Senate Democrats signal they're ready to ditch GOP on infrastructure as White House turns to new bipartisan group
- Biden's talks with Senate Republicans broke down on Tuesday after more than a month.
- Schumer said Democrats are looking to pass infrastructure spending alone down the road.
- The White House is turning to a new working group that is eyeing stimulus money to pay for infrastructure.
Senate Democrats are starting to signal they are prepared to ditch Republicans on infrastructure, as the Biden administration's talks with the GOP collapsed without a deal after more than a month.Senate Majority Leader Chuck Schumer said Democrats were preparing to use reconciliation, a tactic to approve certain bills with a simple majority of 51 votes in the Senate.
"I spoke with the president this afternoon, and he ended our infrastructure negotiations," Capito said in a statement, adding she was "disappointed" in the decision."Throughout our negotiations, we engaged respectfully, fully, and very candidly - delivering several serious counteroffers that each represented the largest infrastructure investment Republicans have put forth," she said.
The West Virginia Republican met with Biden twice in the Oval Office since last month, and both sides were unable to strike an agreement after six weeks of back-and-forth discussions. They were never close to bridging differences on the size and scope of a plan, or on how to finance it.Biden was seeking at least $1 trillion in new spending, a significant cut from the initial $2.3 trillion infrastructure plan he unveiled in August. Capito's latest offer that the White House dismissed Friday included only $338 billion in fresh spending - a $700 billion gap.Now, the Biden administration's attention is likely to turn to another bipartisan working group that includes Sens. Joe Manchin of West Virginia, Mitt Romney of Utah, and Bill Cassidy of Louisiana, and Sen. Rob Portman of Ohio.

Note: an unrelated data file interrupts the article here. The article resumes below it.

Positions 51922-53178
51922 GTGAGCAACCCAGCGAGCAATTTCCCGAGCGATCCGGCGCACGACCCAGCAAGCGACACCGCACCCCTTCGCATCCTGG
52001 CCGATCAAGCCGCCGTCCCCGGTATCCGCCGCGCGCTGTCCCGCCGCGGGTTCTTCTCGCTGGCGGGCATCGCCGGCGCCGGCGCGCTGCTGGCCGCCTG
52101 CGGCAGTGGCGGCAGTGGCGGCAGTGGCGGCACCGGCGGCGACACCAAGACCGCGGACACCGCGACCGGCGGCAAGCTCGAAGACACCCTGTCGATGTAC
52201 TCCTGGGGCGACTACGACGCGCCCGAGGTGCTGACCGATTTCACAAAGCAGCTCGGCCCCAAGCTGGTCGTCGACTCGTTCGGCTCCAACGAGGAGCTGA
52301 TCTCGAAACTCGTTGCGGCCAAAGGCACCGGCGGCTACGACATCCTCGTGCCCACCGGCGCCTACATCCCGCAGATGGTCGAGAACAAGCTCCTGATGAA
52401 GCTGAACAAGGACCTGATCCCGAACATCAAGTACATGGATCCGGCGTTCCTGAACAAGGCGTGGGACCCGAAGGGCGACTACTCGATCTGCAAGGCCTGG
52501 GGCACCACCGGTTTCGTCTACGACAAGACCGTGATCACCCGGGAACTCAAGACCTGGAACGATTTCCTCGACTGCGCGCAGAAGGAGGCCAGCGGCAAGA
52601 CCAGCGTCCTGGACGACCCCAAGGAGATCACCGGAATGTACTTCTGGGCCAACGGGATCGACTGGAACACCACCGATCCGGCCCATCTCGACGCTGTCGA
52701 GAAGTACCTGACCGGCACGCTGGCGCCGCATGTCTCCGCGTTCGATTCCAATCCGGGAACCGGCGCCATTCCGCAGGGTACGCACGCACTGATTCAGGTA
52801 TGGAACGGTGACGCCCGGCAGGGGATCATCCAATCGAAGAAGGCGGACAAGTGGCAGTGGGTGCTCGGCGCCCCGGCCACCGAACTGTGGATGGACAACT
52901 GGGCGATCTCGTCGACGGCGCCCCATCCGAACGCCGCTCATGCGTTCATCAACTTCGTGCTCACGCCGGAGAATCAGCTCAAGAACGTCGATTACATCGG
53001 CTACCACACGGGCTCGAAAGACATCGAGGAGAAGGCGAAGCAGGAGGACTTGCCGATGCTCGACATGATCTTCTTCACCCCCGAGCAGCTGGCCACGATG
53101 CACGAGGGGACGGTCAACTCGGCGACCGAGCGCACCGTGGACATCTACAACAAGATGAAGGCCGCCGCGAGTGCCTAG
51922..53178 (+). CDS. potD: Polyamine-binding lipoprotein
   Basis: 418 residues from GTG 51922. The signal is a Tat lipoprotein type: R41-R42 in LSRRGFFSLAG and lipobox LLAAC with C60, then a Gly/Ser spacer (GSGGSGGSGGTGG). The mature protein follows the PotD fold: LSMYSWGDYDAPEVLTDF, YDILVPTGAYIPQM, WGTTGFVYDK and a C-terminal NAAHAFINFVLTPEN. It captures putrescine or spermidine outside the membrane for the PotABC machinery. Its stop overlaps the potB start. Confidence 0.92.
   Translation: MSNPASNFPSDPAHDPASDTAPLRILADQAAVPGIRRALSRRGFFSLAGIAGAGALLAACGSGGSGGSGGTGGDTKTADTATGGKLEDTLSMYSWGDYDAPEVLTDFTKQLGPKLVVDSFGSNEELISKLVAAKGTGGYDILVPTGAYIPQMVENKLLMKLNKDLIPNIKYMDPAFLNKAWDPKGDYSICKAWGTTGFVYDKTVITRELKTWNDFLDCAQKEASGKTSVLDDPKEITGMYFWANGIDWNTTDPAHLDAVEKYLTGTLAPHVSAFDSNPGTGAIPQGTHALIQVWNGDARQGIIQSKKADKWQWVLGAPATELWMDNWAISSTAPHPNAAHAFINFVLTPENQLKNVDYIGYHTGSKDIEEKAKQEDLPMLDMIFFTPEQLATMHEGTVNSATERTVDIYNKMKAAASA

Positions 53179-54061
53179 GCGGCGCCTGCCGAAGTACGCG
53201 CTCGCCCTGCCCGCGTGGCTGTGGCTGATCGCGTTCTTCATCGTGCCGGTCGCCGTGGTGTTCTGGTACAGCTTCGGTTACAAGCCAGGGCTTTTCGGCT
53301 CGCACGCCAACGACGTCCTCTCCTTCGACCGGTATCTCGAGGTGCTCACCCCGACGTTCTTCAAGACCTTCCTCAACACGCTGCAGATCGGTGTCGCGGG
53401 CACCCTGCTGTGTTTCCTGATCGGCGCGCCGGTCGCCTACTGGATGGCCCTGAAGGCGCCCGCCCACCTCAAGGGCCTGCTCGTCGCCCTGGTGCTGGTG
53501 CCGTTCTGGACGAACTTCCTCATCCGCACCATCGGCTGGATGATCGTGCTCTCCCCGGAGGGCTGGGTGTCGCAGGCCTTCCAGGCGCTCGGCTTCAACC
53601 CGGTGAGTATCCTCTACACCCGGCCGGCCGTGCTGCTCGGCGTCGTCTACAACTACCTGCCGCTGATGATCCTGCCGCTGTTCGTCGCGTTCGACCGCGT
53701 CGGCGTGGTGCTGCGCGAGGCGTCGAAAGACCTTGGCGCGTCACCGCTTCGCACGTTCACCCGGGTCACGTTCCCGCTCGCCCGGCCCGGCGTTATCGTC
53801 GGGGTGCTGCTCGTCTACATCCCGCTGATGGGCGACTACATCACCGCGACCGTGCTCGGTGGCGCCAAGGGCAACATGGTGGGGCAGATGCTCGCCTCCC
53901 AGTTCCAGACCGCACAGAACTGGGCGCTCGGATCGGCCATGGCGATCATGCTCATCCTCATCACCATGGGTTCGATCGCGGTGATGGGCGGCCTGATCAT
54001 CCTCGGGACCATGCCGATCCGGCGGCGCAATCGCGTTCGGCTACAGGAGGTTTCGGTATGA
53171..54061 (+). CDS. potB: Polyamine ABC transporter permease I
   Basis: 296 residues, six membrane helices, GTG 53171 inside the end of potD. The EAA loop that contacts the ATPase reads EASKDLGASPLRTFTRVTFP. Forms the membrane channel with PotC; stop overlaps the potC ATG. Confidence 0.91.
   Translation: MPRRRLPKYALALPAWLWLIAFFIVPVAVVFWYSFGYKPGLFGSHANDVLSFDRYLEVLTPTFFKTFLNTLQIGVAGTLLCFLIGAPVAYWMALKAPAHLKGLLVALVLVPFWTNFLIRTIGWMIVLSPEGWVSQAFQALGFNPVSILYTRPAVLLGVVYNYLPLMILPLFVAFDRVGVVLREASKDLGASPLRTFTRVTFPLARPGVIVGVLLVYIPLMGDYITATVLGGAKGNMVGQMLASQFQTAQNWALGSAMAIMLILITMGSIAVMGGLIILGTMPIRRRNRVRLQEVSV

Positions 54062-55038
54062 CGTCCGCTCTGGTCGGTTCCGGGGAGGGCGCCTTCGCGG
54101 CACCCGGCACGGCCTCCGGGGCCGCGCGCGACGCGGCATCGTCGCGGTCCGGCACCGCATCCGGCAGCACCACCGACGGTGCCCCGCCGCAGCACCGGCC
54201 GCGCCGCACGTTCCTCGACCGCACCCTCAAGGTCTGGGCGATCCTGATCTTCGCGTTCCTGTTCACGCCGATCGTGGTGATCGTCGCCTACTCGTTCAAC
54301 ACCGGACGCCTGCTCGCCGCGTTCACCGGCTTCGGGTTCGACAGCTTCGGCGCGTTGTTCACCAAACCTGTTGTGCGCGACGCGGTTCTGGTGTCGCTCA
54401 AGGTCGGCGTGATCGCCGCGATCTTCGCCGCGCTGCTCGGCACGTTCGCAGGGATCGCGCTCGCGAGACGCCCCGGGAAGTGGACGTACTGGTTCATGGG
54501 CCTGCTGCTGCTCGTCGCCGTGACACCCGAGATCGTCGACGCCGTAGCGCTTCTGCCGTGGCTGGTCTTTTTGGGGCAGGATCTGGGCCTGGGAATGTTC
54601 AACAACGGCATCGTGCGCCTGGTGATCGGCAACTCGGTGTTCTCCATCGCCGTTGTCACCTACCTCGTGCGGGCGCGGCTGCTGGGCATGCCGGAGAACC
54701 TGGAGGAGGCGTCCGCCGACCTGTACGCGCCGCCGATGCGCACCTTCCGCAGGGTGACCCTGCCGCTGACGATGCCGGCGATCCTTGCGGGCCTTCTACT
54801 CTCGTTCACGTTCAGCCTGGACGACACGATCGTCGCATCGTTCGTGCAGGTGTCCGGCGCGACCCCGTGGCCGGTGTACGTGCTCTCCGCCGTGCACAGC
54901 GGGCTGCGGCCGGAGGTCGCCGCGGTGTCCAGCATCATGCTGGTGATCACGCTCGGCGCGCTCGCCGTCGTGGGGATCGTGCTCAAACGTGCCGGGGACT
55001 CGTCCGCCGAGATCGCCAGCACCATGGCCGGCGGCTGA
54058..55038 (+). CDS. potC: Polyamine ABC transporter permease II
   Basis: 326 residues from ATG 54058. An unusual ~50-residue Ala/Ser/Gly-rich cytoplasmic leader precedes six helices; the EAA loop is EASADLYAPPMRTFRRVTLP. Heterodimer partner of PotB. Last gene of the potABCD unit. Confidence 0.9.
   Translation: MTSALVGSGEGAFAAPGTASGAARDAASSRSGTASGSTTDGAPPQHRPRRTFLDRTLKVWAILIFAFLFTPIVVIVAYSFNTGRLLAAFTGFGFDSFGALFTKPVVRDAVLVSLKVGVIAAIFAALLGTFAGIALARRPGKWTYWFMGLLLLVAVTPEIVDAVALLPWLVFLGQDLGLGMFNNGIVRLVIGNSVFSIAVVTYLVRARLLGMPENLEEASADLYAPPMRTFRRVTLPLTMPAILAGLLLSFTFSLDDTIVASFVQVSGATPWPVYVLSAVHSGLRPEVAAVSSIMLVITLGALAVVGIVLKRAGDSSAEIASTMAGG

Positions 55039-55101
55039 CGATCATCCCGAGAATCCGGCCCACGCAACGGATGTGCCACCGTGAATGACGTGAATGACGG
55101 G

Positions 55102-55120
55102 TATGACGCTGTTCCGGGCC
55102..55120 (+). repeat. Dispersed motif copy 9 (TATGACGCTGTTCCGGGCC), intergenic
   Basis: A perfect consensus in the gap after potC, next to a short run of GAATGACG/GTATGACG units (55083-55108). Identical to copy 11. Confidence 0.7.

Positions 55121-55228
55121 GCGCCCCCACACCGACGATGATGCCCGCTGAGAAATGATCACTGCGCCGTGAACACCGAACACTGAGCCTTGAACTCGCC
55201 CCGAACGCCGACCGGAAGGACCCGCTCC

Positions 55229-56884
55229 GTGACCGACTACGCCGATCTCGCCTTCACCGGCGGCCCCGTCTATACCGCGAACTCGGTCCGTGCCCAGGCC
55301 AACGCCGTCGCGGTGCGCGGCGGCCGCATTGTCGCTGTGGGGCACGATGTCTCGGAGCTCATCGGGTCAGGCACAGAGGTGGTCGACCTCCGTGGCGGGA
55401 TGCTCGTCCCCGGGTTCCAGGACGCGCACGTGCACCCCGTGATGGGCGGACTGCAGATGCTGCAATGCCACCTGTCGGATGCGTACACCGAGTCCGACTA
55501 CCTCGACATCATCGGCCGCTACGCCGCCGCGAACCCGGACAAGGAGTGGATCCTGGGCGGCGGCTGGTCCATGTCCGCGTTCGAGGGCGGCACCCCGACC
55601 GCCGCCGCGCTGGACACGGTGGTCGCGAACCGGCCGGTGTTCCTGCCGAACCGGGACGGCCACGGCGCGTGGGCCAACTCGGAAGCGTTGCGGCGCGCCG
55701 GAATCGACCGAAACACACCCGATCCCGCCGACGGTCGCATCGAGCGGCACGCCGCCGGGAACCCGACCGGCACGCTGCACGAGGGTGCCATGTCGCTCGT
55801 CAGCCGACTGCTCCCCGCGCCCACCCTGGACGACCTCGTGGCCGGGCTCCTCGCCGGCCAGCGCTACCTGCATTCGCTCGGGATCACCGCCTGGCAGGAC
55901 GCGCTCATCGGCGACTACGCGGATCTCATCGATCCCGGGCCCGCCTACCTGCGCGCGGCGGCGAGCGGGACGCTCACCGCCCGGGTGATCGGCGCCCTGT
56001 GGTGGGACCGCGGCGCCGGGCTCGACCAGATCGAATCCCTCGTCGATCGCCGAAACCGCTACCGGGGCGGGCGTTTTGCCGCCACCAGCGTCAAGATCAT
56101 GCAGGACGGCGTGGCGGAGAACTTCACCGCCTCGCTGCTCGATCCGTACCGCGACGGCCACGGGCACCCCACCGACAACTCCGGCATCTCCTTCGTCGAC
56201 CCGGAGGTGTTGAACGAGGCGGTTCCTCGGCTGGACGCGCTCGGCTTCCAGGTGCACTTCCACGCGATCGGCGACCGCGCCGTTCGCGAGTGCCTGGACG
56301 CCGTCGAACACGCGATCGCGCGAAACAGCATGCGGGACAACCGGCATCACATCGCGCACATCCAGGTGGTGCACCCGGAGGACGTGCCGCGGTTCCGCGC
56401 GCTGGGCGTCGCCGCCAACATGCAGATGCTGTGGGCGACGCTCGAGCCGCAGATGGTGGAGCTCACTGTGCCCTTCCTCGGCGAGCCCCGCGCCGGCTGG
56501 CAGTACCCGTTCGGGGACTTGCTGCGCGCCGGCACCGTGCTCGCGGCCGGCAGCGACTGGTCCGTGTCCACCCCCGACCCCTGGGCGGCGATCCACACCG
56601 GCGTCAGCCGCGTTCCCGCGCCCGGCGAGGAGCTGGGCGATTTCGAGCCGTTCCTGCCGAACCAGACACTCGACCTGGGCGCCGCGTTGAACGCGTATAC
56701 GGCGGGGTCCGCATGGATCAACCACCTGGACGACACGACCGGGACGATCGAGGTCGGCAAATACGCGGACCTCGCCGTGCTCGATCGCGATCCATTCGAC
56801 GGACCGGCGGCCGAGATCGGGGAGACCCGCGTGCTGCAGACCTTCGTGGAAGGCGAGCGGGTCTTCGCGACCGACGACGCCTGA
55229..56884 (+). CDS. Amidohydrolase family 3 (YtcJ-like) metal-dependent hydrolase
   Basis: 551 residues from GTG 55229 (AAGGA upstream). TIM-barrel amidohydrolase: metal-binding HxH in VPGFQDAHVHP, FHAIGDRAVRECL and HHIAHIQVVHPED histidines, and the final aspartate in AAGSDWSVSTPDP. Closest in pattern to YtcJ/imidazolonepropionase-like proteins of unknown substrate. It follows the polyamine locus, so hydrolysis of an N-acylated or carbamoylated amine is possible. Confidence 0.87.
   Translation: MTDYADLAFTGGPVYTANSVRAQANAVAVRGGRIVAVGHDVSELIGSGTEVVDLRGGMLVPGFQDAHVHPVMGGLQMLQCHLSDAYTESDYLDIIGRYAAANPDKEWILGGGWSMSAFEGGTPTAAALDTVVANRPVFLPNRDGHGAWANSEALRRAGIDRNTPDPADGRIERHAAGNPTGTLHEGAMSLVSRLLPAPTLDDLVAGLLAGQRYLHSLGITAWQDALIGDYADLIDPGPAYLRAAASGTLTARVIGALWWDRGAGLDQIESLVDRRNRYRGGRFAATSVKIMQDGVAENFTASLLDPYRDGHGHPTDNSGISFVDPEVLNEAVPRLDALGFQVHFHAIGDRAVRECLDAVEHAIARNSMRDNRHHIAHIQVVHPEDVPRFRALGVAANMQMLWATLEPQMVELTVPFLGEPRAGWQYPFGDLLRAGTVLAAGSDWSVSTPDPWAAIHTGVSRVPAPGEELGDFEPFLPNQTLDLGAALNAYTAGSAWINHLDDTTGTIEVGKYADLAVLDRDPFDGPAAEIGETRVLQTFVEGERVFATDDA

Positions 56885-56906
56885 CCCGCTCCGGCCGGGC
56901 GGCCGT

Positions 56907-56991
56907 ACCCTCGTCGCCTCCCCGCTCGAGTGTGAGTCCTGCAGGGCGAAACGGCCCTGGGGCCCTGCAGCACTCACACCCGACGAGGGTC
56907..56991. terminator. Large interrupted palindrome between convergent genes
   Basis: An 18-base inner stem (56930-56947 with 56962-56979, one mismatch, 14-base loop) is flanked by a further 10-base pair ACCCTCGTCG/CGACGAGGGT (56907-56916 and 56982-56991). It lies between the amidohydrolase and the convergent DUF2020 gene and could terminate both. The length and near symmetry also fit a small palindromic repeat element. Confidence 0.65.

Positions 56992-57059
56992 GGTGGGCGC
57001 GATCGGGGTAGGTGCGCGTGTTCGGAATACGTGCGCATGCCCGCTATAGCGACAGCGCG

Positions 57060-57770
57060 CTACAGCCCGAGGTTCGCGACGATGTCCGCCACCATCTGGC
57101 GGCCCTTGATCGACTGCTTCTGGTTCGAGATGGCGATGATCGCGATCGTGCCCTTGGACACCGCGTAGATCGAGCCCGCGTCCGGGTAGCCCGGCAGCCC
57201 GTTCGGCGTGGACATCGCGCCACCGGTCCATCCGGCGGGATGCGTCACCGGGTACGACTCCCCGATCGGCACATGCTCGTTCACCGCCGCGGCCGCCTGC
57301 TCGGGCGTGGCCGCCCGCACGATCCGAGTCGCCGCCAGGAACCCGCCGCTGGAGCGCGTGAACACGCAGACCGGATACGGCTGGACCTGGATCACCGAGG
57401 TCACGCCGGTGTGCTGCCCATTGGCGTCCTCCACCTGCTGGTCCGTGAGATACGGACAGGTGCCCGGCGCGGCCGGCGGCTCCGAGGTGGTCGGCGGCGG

Biden also called Cassidy on Tuesday in a fresh sign of the White House's new efforts to cobble together a new coalition to support an infrastructure plan.
-U.S. Senator Bill Cassidy, M.D. (@SenBillCassidy) June 8, 2021
Cassidy told Insider earlier on Tuesday that some of the group's plan could be financed with money from the $1.9 trillion coronavirus relief law."Dollars that have not been used that are still out there - and won't be used for years - seem like a logical place to go," he told Insider. The Louisiana Republican also ruled out there being any funding for caregiving in the proposal, saying that goes beyond the scope of infrastructure.
Romney also said the group was eyeing the use of emergency stimulus funds provided to states in their package. "We'll allow them to use some of the money we've sent to them," he told Insider.
The Biden administration rejected that measure during the negotiations with Capito. Other Democrats urged quick action after the crawling pace of negotiations with Republicans, arguing they barely budged."I think we have to move this up as quickly as we can," Sen. Bernie Sanders told reporters. "I have not seen any indication that Republicans are prepared to support the kind of serious legislation this country needs."
The latter plan aims to set up universal pre-K, tuition-free community college, cash payments for families, and a national paid leave program.Democratic Sen. Bob Casey of Pennsylvania, said Democrats will still need to pass a second bill through reconciliation, along party lines, even if Democrats can agree with Republicans on a smaller physical infrastructure bill focused on fixing roads, bridges and ports. If they can't, he said, then Democrats will need to include all they can in a reconciliation package.
Casey is pushing for funding for the infrastructure plan to include Biden's request for a $400 billion fund that would pay for older adults and people with disabilities to get care at home. He dismissed concerns about high spending."Those are big numbers but when you consider what corporations and extraordinarily rich people have taken out of the tax code over 40 years, it's astronomical," he said. "Even those numbers we are talking about now are dwarfed by the dollars taken out of the tax code because it was rigged."
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